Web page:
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Based on a True Story: Conclusion: "Ah, Long Ago, It Had a Story!"


Thonga kraalIn response to my request for their life stories, the "old women" of Magude offered me stories about "life"—their own, and anyone else's they could recall at the time—and endless skeins of talk contrasting the glorious ways of "long ago" with the deplorable shortcomings of "now." One might be tempted to dismiss many of these stories, with their layers of homely detail and bewildering (for an outsider) casts of characters and jumbles of everyday events, as having no real historical value, because in form and content they seem like gossip, old wives' tales, or the narrowly personal memories of aging peasant women unhappy about the disappearance of an outdated way of life. Yet this response would, first, ignore the lode of information that women's stories deliberately carry forward from the past: Valentina's mission memories from the 1910s, Albertina's corn prices from the 1920s, Rosalina's tales of interracial romantic intrigue from the 1930s—details that often challenge core assumptions of previous historical scholarship or that furnish rare glimpses of the interior worlds of agrarian southern Mozambique.

Dismissing women's life stories would also prevent us from hearing the metathemes that emerge when we listen to these stories at length, and from appreciating the gendered historical imagination that produces them. In particular, it would deafen us to the most insistent claim that arises from the combined life stories of Valentina, Albertina, Rosalina, and their peers: that vutomi (life), or mahanyelo (way of life), has changed significantly, as they see it, only fairly recently, not with the advent of such well-researched disruptions as labor migration and Portuguese colonial rule and never so utterly that the fabric of women's memories, though damaged, is beyond their repair. While in many ways the histories told by Valentina, Albertina, and Rosalina stand apart when placed in the context of the larger collection of stories we recorded in Magude, in other respects they perfectly echo those of the larger group. The differences, to return to the quote from Anne Michaels's novel, lie in the details, for the "assumption" these women live by, the notion of history that underpins their life-storytelling, is very much the same.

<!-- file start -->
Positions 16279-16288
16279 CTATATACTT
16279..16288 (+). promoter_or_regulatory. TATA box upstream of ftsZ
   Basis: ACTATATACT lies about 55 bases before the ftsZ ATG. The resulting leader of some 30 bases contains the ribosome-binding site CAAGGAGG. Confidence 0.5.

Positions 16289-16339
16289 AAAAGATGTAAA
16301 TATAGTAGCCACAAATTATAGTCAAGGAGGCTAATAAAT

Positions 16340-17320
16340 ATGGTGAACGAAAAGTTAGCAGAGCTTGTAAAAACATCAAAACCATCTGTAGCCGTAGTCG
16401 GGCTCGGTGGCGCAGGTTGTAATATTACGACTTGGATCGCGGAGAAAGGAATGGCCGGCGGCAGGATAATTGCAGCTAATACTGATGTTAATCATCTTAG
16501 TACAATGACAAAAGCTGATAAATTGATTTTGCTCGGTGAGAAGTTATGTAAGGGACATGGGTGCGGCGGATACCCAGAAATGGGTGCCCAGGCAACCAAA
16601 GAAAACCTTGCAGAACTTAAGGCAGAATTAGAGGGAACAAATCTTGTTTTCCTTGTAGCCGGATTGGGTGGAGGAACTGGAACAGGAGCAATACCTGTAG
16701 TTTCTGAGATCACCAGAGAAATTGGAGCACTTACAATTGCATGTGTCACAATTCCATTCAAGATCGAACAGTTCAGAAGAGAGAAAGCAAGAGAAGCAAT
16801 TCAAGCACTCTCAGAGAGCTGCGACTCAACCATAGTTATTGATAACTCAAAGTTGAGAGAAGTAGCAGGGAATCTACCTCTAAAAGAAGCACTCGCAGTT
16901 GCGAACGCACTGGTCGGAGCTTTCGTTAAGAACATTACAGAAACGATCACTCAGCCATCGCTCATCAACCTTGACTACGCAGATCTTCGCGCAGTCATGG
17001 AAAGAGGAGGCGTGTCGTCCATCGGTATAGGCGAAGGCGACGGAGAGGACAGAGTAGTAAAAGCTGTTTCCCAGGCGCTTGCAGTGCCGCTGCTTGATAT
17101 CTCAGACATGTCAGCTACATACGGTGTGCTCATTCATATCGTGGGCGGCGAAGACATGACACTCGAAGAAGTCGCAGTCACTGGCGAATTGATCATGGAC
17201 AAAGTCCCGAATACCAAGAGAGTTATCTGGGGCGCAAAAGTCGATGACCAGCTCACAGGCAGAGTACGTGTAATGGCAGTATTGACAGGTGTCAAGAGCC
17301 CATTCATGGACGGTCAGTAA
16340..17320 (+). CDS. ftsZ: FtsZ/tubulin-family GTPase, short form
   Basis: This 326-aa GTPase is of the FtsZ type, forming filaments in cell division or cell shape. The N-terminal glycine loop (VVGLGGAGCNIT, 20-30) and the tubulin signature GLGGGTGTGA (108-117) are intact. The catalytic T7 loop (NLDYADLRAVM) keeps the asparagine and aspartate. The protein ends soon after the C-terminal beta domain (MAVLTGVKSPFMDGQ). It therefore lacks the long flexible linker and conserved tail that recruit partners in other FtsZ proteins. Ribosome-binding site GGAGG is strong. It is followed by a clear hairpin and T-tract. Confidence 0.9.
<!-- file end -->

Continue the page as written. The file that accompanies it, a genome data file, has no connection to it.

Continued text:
The stories Magude's elderly women told of their grandmothers—like the stories told here about N'waXavela Mazive, Fahlaza Dzumbeni, and Kondissa Khosa—establish a firm baseline for the narratives the storytellers construct of their own lives. Grandmother stories focus principally on marriage yet rarely on the relationship between a wife and her husband. N'waXavela, Fahlaza, and Kondissa are remembered through their marital status—as nhlantswa (sister/co-wife), captive wife among Chopi women, and "queenly" first wife, respectively—and the nature of their interactions with co-wives is assigned central importance, whether they figure as a proud "slave" refusing to assimilate to the culture of her captors (Fahlaza) or as a powerful nkosikazi (chief wife) commanding the labor of younger women (Kondissa). Other women similarly made a point of emphasizing a grandmother's position as one of "many wives" ("Long ago," we frequently heard, "they really marry a lot!") and tended like Rosalina to dwell on the prevalence of nhlantswa marriage in particular and on the advantages it held for women. Yet if polygyny provides a crucial nexus for grandmothers' remembered identities, so does the bond between a woman and her natal kin. To Valentina, N'waXavela is heroic because she leaves her vukatini to raise the orphaned grandchildren of her sister; Albertina credits Fahlaza's escapes from suffering—potential (if she had married Mavavaze) and real (as a Chopi slave-wife)—to the intervention of her kinfolk, acts that in the story are rewarded by Fahlaza's repudiation of her Chopi husband and her scornful mimicry of Chopi ways once she is safely back home.

Women from the district's border areas were especially keen to pass on stories of grandmothers who, born in the Transvaal, married into Magude but continued to maintain close ties with their families through visiting. Cufassane Munisse, for instance, described how her maternal grandmother traveled regularly on foot between Macaene and tinthaveni (in the hills—i.e., Lebombo Mountains), along with other women she met at her marital home. 1 Within minutes of the beginning of our first interview with Marta Mabunda, she astonished Ruti and me by recounting the harrowing story of how her paternal grandfather's sister, Maqiviso, left her husband's home in Muqakaze—with "shield and spear" in hand, and only a young woman (to carry her baby) for company—to track down her missing brother, walking past "flowing blood" and piles of corpses whose faces she "pushed through" one by one until she finally gave him up for lost and returned home. 2